The mitzvah of Shmita, as it appears in the Torah and in the writings of the Sages, obligates every farmer in the land of Israel, once every seven years, to leave his fields fallow, relinquish ownership of the fruit, let the soil rest, and enable all people (and work animals) to take part in the land’s abundance. The Shmita year is part of a cyclical system which conditions the consciousness of an entire nation regarding how to relate to the building blocks of life: land and possessions, work, the Creator, and the “other” – our neighbor, the poor person, the convert, and animals.

Shmita challenges the Western consumer mindset that drives most Israelis today, confirming that the source of our strength and blessing does lies beyond us – the land rests, we refrain from working the land, and God provides. Shmita is an opportunity to step back for a year from the overload of work (agriculture, in the past) for the good of the family, community, culture, and spirit. It is a time for learning and dreaming on a personal, communal, and national level. From an environmental perspective, Shmita offers the radical perspective of seeing our role in Creation as more than just utilitarian – a chance to acknowledging the gifts of nature, and to allow natural resources to replenish after overuse. Debt forgiveness, the financial aspect of the Shmita year, encourages us to reexamine our economic structures and to give vulnerable members of society a chance to start over.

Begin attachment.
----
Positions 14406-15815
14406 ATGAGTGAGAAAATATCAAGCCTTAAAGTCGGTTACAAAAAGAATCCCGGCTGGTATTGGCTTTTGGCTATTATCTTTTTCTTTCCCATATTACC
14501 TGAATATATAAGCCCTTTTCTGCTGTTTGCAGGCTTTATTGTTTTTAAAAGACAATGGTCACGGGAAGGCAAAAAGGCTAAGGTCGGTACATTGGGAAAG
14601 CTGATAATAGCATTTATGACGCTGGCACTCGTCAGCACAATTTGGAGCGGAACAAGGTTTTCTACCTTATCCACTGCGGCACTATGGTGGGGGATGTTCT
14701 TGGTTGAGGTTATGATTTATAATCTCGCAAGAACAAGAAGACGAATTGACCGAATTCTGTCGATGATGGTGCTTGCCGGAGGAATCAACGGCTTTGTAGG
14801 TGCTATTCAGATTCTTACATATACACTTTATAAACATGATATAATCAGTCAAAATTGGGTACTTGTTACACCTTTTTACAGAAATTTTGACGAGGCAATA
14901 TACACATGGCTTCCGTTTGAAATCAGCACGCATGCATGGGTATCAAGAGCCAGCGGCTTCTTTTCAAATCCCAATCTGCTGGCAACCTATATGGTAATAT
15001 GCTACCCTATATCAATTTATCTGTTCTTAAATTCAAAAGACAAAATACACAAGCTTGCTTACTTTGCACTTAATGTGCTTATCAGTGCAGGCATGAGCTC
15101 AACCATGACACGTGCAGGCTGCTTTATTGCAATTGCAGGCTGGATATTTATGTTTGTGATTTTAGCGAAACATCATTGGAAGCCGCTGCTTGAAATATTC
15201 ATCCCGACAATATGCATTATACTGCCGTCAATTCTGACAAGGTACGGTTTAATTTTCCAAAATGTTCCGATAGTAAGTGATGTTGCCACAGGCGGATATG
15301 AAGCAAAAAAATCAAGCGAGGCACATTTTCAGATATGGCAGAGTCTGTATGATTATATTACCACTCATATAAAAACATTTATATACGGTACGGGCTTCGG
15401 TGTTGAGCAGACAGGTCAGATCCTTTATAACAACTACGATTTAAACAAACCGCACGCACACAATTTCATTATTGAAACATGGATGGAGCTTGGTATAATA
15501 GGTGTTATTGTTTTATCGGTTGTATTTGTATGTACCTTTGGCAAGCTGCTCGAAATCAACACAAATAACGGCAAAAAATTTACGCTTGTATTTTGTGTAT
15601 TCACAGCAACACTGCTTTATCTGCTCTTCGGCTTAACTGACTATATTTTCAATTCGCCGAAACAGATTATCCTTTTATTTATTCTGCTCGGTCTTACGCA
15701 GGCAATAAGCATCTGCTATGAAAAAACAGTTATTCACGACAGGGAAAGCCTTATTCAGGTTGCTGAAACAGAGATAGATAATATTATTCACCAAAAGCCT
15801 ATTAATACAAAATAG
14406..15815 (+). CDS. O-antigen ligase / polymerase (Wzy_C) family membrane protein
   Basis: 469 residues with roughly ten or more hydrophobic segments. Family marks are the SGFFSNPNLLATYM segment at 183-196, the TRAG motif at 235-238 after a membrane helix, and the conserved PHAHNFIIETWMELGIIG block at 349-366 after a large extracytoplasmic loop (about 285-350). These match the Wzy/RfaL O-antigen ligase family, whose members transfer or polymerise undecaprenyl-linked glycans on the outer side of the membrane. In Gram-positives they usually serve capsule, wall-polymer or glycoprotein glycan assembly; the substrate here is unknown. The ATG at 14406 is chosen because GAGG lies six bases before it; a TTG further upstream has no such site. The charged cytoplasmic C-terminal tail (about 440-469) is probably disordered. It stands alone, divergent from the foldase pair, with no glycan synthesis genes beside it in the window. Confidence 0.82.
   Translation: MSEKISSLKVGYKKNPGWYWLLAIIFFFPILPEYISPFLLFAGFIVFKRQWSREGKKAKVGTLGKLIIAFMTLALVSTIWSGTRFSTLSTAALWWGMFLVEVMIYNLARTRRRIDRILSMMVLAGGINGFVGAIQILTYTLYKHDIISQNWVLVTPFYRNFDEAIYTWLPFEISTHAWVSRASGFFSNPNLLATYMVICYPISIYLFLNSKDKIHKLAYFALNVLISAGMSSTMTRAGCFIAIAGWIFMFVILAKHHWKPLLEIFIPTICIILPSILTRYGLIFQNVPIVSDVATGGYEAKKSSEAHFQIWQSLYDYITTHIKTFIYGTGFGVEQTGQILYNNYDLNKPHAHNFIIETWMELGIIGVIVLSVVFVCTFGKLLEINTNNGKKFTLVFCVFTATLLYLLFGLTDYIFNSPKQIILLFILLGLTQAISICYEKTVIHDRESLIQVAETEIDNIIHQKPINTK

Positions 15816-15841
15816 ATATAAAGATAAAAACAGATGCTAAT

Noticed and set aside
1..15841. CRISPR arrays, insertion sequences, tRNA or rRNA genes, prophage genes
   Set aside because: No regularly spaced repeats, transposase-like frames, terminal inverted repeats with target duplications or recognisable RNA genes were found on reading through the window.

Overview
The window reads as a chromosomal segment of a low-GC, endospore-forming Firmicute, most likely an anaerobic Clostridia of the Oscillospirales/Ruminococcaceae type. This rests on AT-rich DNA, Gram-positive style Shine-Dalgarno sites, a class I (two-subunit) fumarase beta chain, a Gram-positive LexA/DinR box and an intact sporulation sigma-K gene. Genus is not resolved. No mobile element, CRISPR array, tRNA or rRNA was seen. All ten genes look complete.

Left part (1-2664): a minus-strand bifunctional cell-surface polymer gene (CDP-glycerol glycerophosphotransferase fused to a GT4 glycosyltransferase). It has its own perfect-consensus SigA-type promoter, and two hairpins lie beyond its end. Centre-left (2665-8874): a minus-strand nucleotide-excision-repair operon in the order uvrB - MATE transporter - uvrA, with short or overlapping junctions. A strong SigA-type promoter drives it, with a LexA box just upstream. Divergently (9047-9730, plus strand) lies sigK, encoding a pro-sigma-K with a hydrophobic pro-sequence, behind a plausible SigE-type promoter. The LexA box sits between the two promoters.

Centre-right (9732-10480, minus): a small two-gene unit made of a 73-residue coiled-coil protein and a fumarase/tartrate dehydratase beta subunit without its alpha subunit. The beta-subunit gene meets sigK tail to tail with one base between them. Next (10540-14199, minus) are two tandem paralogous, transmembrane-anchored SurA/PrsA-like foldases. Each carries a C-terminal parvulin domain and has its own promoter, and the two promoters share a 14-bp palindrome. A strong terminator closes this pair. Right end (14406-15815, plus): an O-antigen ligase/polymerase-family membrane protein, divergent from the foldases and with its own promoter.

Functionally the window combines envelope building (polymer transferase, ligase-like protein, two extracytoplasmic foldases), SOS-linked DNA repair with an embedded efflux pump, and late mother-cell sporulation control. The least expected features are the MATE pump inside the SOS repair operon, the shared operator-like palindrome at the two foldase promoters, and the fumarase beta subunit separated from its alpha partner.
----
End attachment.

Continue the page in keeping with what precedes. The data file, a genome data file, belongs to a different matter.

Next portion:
In Israel today, it appears that the values at the heart of Shmita are more relevant than ever before, especially since the practical mitzvah itself has mostly been relegated – for those who are not farmers – to the realm of Kashrut. The appeal of the Israeli Shmita initiative lies precisely here – in the gap between the utopian society that Israelis strove to create in this land, and the day-to-day reality of an industrialized, consumer-driven nation. Israeli Shmita attempts to bridge the gap between the archetypal ideas represented by this important mitzvah and the actualization of these ideas in the highly complex Israeli society of today.

What, exactly, is “Israeli Shmita?”